The Bank of Korea will lower its benchmark rate by a quarter of a percentage point to 2.75 percent at an Oct. 11 review, according to eight out of nine economists surveyed by Bloomberg. Australia’s central bank cut borrowing costs two days ago to the lowest level since 2009, seeking to spur domestic demand as China’s economy slows. China is the No. 1 export destination for Australia and South Korea.
The yield on the 2.75 percent bonds due September 2017 fell two basis points, or 0.02 percentage point, to 2.80 percent at the close in Seoul, Korea Exchange Inc. prices show. That is the lowest level for a five-year note in Bloomberg data going back to 2000. The 3.25 percent notes due June 2015 fell two basis points to 2.74 percent, matching the Sept. 5 level for the benchmark three-year rate that was a record-low.
“Rate-cut bets in Korea are continuing after the Australian central bank’s action,” said Moon Hong Cheol, a Seoul-based fixed income analyst at Dongbu Securities Co. “Remarks made in the Bank of Korea’s September minutes aren’t enough to harm this sentiment.”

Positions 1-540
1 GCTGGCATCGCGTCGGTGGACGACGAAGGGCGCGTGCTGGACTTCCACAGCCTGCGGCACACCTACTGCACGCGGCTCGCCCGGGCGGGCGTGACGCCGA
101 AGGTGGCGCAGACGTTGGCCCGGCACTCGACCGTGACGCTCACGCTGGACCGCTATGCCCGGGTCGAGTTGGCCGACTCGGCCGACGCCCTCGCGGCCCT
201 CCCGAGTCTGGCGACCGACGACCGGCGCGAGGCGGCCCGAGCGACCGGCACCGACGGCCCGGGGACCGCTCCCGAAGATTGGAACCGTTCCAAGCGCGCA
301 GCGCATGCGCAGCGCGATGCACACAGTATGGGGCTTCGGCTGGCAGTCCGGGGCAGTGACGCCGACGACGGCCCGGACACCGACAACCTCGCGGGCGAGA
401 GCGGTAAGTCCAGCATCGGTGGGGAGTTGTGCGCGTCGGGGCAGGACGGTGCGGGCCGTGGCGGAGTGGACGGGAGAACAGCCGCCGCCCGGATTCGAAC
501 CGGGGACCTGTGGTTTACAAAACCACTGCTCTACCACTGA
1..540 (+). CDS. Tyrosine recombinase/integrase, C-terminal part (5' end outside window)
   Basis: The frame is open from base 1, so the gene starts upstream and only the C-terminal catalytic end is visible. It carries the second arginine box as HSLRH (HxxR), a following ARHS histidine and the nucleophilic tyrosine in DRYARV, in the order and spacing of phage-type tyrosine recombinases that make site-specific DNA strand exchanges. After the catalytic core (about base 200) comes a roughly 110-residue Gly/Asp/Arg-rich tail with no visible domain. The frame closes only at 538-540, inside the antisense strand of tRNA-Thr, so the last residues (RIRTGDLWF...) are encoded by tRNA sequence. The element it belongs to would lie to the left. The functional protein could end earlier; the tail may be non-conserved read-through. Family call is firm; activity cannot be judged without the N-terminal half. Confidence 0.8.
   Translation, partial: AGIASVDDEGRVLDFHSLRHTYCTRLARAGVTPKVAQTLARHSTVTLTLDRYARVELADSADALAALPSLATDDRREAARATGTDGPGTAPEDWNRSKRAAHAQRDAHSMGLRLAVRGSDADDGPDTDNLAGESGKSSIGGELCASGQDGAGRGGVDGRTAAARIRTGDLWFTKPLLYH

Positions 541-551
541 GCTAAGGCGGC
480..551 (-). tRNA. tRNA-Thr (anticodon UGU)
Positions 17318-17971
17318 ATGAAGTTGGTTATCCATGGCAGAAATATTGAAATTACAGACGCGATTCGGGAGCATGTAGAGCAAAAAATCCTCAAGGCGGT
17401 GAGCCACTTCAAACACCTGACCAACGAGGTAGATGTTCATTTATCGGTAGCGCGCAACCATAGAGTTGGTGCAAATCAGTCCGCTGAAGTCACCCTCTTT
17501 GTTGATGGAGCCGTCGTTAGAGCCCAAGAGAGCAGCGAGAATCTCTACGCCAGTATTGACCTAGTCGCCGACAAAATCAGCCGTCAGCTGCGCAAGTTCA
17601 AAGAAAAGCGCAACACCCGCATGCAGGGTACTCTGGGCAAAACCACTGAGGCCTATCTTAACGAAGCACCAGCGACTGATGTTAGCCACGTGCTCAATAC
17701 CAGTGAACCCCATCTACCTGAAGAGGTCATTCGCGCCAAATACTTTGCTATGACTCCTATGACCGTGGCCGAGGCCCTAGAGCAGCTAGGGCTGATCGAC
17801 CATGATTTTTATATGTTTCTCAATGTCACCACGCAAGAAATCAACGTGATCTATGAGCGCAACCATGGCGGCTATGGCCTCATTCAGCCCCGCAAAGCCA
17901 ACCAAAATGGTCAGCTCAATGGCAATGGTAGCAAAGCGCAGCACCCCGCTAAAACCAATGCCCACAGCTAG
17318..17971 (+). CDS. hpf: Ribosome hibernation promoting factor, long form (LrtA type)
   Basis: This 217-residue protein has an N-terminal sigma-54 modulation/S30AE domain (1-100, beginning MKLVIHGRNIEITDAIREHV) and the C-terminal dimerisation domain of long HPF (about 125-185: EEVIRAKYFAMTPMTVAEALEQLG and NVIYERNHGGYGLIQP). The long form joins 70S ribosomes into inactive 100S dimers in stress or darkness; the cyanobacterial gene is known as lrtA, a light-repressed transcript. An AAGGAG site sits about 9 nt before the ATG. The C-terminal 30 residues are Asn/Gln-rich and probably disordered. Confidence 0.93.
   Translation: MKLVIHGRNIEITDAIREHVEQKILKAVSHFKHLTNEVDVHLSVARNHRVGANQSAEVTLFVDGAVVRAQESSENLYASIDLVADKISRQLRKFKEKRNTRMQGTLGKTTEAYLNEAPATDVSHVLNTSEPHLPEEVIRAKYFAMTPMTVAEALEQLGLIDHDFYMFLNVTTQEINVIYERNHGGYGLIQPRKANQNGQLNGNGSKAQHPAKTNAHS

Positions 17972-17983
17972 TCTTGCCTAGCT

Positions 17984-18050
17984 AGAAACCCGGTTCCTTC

Some board members at the Bank of Korea stressed the need to preserve policy firepower at their September meeting and noted that a rate cut has limited effect, according to minutes released Oct. 2. The central bank left its seven-day repurchase rate at 3 percent last month, a decision forecast by only one of 16 economists surveyed by Bloomberg. The remainder predicted a 25 basis point reduction.
The one-year interest-rate swap slid two basis points from its Oct. 2 close to 2.80 percent. Local financial markets were closed yesterday for a holiday.
South Korea’s bonds will benefit from a possible decline in interest rates and capital inflows from sovereign-wealth funds, Ramin Toloui, global co-head of emerging markets portfolio management at Pacific Investment Management Co., manager of the world’s biggest bond fund, said in an interview in Singapore yesterday.
The won weakened 0.1 percent from Oct. 2 to 1,113.75, according to data compiled by Bloomberg. One-month implied volatility, a measure of exchange-rate swings used to price options, declined 12 basis points to 6.10 percent.
To contact the reporter on this story: Jiyeun Lee in Seoul at firstname.lastname@example.org